Wendi McGowan-Ellis  25:06  
Yes. Okay. So that makes all this a little bit easier for me. I used to try to, as I said earlier, solve or my brain is going to solving or fixing, but now I can just sit and be with other people in their "stuff", stuff in quotation marks, without trying to make it my stuff.

Marsha Clark  25:24  
Right, taking it on. I'm glad that that eases yours and I hope it does the same for our listeners. And it's not easy for everyone to get there. And, you know, Meg cautions that even professionals like consultants and coaches and therapists, they can get caught up in that helpfulness trap and thinking that we are responsible for helping the other person, you know. She's adamant that bearing witness is not about being helpful. It's about being willing to just be with people with great trust and with great support. And this is a nugget, knowing that their own healing is theirs to discover. And I often add, you know, maybe an embellished sentiment, it's about, am I willing to allow others to do the work that is theirs to do? I can't do it for them. (Right.) And this includes self awareness, emotional, and even psychological work that needs to be done.

Wendi McGowan-Ellis  26:26  
Right. I love that and just being with people, supporting them and trusting that they're on their own journey of discovering for healing. Okay, so the fifth question seems like a practical one at face value. It's, can I work with what's available? But of course, to be a fearless question, there's more than just, you know, logistics planning here. There has to be more to this.

Marsha Clark  26:52  
Of course, of course.  In fact, Meg actually says in her video that there is something deeper in this question, so you picked up on it right away. She challenges us to consider that what ever resources are currently available to us, are these resources in fact, sufficient to get started with whatever we think we need to do? She goes so far as to make what she calls a bold assertion that our world is rich in resources no matter if it is filled with problems, filled with lost opportunities. It always provides enough for us to get started. And she offers a few examples of how easy it is to fall into this deficit mentality. And this is where regardless of how much we say we believe in this cause or that we convince ourselves that we don't have the time or the energy or the resources to take anything else on, that's a part of where that deficit comes in. And I learned something from my dear friend, LeeAnn Mallory. And she used to do this exercise. And she would take a chair like a kitchen chair, and she would tie her leg to the chair. And she would say, imagine that this chair was bolted to the floor. And I would think I am stuck, I cannot move, right. And so I do a visual imagery of this. And the leg that's tied to the chair doesn't move, but I move my other leg and I move both my arms and I wave my hands and I nod my head and I bend over at the waist and all of those things because I may not be able to move my left leg that's tied to that chair, but look at all the other places where I can move. And that, to me, is where I want to push back on that deficit mentality. You know, with the question, can I work with what's available? How can I use what is available with the time I do have, or the energy or the resources to address whatever situation is? And it's a sobering question that forces us to really examine not only our true motives, but our excuses as well.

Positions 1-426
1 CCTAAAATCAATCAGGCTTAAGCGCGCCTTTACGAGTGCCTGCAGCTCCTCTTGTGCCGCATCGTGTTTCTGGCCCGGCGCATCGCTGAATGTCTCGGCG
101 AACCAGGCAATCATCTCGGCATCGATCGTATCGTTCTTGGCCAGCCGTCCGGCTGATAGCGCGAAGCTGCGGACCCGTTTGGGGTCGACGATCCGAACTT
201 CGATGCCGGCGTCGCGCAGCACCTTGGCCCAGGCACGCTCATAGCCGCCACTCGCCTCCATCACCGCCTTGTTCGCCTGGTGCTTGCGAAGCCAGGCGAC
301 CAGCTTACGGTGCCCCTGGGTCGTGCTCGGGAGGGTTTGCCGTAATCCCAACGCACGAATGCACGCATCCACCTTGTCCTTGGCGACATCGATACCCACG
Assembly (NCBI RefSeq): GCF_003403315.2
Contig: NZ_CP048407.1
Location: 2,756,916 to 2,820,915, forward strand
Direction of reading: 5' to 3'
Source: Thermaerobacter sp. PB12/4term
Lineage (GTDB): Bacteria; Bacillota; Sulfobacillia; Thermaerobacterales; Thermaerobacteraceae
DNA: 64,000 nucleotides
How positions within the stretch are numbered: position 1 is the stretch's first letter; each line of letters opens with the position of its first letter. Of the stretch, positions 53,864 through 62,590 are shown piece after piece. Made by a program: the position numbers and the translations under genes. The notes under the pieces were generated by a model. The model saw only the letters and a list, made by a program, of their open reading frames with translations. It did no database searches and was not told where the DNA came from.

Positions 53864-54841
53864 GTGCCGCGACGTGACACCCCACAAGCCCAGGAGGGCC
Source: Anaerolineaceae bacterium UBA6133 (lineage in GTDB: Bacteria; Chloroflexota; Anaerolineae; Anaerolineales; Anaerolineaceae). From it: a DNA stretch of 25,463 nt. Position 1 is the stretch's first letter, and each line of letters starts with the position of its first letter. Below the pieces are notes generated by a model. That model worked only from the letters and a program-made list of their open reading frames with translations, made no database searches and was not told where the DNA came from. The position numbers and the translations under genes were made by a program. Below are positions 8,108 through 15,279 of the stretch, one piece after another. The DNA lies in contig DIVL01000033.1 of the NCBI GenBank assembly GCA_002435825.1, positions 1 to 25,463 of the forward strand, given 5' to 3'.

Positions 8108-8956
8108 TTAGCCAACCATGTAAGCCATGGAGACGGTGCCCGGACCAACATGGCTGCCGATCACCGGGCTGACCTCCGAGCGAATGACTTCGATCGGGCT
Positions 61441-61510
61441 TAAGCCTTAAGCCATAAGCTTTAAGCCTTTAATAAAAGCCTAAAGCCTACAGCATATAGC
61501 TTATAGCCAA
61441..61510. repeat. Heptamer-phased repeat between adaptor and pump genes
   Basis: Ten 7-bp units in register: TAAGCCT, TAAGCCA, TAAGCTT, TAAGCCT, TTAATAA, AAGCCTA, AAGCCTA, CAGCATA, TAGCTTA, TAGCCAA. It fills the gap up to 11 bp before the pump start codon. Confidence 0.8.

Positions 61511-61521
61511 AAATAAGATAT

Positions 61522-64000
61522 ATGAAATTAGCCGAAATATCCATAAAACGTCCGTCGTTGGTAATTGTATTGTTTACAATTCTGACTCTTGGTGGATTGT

Wendi McGowan-Ellis  28:56  
Right. So moving on to question number six, can I give up the needing to make a difference? And this one is a little difficult for me. Can I give up needing to make a difference. The examples she gives in the video for this are really powerful so I hope you can share a few of them if not all of them, because I wouldn't know which one to delete.

Marsha Clark  29:21  
Well, I think we can include all three and I agree they're very powerful illustrations of this fearless question. So she starts answering this question by sharing her own personal experience, and one that most of us may have in common with her. And it's this deep seated desire to make a difference with our work. And in fact, she often uses a variation on the question to ask, can I give up needing to save the world? You know,  because that's really taken to its extreme and it's a slippery slope when our egos get involved and start feeding our need to be a hero or a heroine to rush in and save the day and you know, Meg asks some pretty pointed questions here to help us check ourselves. And she starts with the basic question, do we need our work to make a difference? And then she gets down to the heart of the question. Do we do what we do because we want applause, because we want fame, because we want the deep satisfaction of helping another person. Do we do our work because we really do want to make a difference? Do we want, at the end of our lives, to be able to look back and say, I really accomplished something, my life meant something to other people. Look what I did. I helped this group of people or whatever.